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This is a library for making requests to a Canvas LMS API.

Project description

Canvas LMS API Client Library
=============================

[Overview](#overview)
[Testing](#testing)
[Documentation](#documentation)
[Installation](#installation)
[Usage](#usage)
[Contributing](#contributing)
[References](#references)

Overview
--------

This is a library for making requests to a Canvas LMS API.

Testing
-------

This project is tested with [tox](https://tox.readthedocs.io/en/latest/).

Run the tox command to run checks and unit tests:
```
$ tox
```

By default, this project's tox runs:

* [flake8](http://flake8.pycqa.org/en/latest/)
* [mypy](https://github.com/python/mypy)
* [pytest](https://docs.pytest.org/en/latest/)

To create test coverage reports:
```
$ tox -e cov
```

Deployment
----------

Deployment to pypi is done with tox:
```
$ tox -e deploy
```
Make sure to bump the version in setup.py before deploying.

Documentation
-------------

This project has Sphinx documentation at the following url:
https://lcary.github.io/canvas-lms-tools/

The public Canvas LMS API documentation is also very useful:
https://canvas.instructure.com/doc/api/index.html

Installation
------------

To install, use pip:

pip install canvas_api_client

Or clone the repo:

git clone https://github.com/lcary/canvas-lms-tools.git
cd canvas-lms-tools/canvas_api_client
python setup.py install

Usage
-----

Adding the client as a dependency in your project's `requirements.txt`
file is the intended way to use the client.

#### REPL Example

```
$ python
>>> from canvas_api_client.v1_client import CanvasAPIv1
>>> url = 'https://my.canvas.instance.com/api/v1/'
>>> token = '1396~xxxxxxxxxxxxxxxxxxxTHISxISxNOTxAxREALxTOKENxxxxxxxxxxxxxxxxxxxxx'
>>> api = CanvasAPIv1(url, token)
>>> l = api.get_account_blueprint_courses('1234')
>>> for r in l.json():
... print(r['id'], r['name'])
...
49400 Course_9000_Blueprint
57600 Spring_2018_Blueprint
```

#### Script Example

This very simple example requires a few environment variables. The
API URL and token should be something like:
```
CANVAS_API_URL=https://my.canvas.instance.com/api/v1/
CANVAS_API_TOKEN=1396~xxxxxxxxxxxxxxxxxxxTHISxISxNOTxAxREALxTOKENxxxxxxxxxxxxxxxxxxxxx
```

The recommended approach is to use a config file with limited read
permissions instead of environment variables, but bear with me here.

Once installed in your project via pip, use as follows:

```python
from os import environ
from pprint import pprint

from canvas_api_client.v1_client import CanvasAPIv1

url = environ.get('CANVAS_API_URL')
token = environ.get('CANVAS_API_TOKEN')

api = CanvasAPIv1(url, token)
params = {"override_sis_stickiness": "true"}
response = api.import_sis_data('1', './courses.csv', params=params)

print('SIS Import Response:')
pprint(response.json())
```

#### CanvasAPIv1

This library is meant to be imported into your code. The `CanvasAPIv1` client
object requires a `api_url` argument and a `api_token` argument. The `api_url`
should likely be defined in a configuration file, and should be the full API
URL without the endpoint, e.g. `https://canvas.com/api/v1/`. The `api_token`
should similarly be defined in a config file, and is the token generated in
the Canvas settings page.

There are a few helper functions that assist in sharing code between methods
in `CanvasAPIv1` which are worth pointing out. For example, there is a method
for each request type, such as `._get()` for GET requests, etc. Each one of
these request type methods invokes `self._send_request()` which takes a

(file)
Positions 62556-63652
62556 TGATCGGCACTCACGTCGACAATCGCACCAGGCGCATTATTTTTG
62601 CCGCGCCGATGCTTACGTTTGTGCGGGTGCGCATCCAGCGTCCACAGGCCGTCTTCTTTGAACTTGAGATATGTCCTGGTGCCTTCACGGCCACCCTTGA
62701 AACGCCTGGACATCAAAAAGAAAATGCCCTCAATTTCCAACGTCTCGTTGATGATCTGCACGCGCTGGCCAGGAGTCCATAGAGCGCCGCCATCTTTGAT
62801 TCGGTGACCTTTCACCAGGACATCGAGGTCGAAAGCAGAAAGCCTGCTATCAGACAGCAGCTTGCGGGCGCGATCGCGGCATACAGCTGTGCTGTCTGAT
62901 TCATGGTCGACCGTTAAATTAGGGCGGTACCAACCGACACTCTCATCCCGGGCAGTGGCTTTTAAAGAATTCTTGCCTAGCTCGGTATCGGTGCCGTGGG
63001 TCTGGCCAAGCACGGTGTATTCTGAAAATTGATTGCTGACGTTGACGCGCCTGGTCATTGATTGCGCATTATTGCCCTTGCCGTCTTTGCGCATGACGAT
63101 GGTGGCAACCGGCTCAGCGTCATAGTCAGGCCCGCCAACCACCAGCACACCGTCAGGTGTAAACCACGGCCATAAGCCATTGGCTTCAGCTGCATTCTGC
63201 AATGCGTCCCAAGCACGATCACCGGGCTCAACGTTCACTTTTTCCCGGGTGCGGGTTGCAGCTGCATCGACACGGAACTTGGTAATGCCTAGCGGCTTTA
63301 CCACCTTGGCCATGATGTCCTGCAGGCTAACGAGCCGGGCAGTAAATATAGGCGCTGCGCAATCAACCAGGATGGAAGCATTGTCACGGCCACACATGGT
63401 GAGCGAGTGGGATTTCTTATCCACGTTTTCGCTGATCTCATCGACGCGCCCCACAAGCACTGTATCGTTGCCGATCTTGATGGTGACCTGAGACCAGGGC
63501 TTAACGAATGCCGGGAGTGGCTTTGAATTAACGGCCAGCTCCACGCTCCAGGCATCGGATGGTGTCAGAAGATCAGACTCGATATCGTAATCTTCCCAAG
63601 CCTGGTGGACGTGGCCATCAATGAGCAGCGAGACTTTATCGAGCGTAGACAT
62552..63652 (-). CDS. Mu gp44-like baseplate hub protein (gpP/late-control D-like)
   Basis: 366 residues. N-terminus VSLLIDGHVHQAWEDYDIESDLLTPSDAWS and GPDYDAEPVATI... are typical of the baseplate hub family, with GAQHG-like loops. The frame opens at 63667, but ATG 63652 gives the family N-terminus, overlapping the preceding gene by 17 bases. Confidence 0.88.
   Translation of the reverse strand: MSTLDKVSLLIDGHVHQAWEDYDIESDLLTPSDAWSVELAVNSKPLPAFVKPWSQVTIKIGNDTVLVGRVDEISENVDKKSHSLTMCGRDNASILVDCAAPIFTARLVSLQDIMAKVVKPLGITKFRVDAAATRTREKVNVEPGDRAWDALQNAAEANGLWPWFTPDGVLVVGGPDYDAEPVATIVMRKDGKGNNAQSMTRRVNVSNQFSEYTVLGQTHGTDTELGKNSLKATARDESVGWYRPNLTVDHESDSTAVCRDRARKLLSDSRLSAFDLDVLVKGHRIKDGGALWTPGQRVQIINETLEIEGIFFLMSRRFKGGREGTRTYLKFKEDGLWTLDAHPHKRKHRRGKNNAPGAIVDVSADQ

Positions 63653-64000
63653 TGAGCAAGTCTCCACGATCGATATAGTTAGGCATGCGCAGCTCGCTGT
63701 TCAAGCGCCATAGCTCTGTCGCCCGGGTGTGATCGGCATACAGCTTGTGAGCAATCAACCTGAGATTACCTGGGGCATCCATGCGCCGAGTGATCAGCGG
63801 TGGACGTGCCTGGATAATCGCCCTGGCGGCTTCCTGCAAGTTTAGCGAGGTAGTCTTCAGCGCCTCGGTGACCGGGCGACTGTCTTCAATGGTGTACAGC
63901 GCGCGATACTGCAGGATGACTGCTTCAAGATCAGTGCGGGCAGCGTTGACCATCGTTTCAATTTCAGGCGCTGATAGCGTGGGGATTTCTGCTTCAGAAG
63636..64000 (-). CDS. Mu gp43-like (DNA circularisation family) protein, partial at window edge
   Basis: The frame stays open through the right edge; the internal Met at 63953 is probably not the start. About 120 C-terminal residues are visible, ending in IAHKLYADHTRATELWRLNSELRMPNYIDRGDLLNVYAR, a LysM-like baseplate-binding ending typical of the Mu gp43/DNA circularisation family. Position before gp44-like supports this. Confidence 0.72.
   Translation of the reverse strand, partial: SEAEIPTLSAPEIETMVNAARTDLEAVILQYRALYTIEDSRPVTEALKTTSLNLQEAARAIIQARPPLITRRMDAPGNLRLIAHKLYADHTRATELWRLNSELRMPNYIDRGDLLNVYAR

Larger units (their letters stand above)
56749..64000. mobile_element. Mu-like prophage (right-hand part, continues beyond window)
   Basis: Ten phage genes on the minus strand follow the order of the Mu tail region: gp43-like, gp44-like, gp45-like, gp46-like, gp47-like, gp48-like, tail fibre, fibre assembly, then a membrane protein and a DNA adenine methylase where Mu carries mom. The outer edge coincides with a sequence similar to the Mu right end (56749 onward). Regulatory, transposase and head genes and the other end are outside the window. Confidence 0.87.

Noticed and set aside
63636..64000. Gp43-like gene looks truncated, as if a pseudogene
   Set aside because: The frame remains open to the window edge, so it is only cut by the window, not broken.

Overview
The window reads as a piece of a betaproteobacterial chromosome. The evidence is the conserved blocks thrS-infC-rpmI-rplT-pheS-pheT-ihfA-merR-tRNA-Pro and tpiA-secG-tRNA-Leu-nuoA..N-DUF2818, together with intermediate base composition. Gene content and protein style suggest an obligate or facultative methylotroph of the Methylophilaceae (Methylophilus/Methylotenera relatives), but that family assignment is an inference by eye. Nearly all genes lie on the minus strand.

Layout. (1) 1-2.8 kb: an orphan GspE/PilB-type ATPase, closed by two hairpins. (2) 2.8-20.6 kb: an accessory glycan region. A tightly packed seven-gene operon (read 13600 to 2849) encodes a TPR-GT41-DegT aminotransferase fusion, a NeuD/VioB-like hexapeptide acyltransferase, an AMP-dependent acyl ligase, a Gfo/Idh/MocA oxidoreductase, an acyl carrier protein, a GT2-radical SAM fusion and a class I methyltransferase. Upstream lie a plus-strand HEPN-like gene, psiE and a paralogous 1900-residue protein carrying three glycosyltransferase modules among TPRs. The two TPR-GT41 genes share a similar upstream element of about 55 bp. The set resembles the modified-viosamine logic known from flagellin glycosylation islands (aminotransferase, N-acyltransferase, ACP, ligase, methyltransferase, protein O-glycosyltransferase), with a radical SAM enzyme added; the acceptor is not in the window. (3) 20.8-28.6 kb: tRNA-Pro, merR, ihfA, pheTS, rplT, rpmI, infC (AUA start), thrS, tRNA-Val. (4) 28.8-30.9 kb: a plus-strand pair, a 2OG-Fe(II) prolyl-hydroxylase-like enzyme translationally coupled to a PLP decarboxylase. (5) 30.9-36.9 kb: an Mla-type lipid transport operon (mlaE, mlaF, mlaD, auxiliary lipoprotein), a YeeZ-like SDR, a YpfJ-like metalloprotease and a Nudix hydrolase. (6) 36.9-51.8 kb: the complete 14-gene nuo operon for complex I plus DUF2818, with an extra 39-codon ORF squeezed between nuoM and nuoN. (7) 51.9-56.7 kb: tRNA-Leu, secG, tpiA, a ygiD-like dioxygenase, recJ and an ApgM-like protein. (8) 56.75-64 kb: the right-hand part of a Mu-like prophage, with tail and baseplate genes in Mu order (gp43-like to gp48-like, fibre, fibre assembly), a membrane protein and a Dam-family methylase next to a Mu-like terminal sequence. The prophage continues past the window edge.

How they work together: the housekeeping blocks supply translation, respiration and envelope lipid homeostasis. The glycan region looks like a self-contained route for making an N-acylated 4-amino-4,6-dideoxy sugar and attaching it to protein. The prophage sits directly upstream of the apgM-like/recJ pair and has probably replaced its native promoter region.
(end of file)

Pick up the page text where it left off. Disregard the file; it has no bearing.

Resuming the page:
number of parameters and returns a
[`requests.Response`](http://docs.python-requests.org/en/master/api/#requests.Response)
object by default. Most of the public methods of the api client thus return
a `Response` object, so the caller will have access to the typical response
methods, such as `response.json()`.

I say "by default", because it is possible to pass in your own requests
library. This is not necessarily recommended; this capability only exists for
the sake of easy dependency injection in unit testing as well as compatibility
with libraries such as requests-oauthlib.

Refer to the client interface [documentation](#documentation) for more information.

Contributing
------------

#### Building Wheels

Building the wheel:

python setup.py bdist_wheel

#### Installing Wheels

How to install the client for testing:

pip uninstall canvas_api_client || echo "Already uninstalled."
pip install --no-index --find-links=dist canvas_api_client

Alternatively, install by specifying the full or relative path to the `.whl` file:

pip install --no-index /path/to/canvas-lms-tools/canvas_api_client/dist/canvas_api_client-<version>-py2.py3-none-any.whl

(You may need to `pip install wheel` first if you are installing from another
project. Consult [stack overflow](https://stackoverflow.com/questions/28002897/wheel-file-installation)
for more help.)

#### Sphinx Docs

Creating the docs:

cd docs
pip install -r requirements.txt
pip install canvas_api_client
make html
open build/html/index.html

Deploying the docs to GitHub pages:

git checkout master
git pull
git branch -D gh-pages
git checkout -b gh-pages
rm -rf ./*
touch .nojekyll
git checkout master canvas_api_client/docs/
< build the docs as above >
mv canvas_api_client/docs/build/html/* ./
rm -rf canvas_api_client
git add -A
git commit
git push -f origin gh-pages

For more info see the [GitHub Pages documentation](https://pages.github.com/),
the [Sphinx docs](http://www.sphinx-doc.org/en/master/contents.html),
or the following [script docs](http://www.willmcginnis.com/2016/02/29/automating-documentation-workflow-with-sphinx-and-github-pages/).

References
----------

This project was originally created with the following "cookiecutter" tool:
https://github.com/wdm0006/cookiecutter-pipproject


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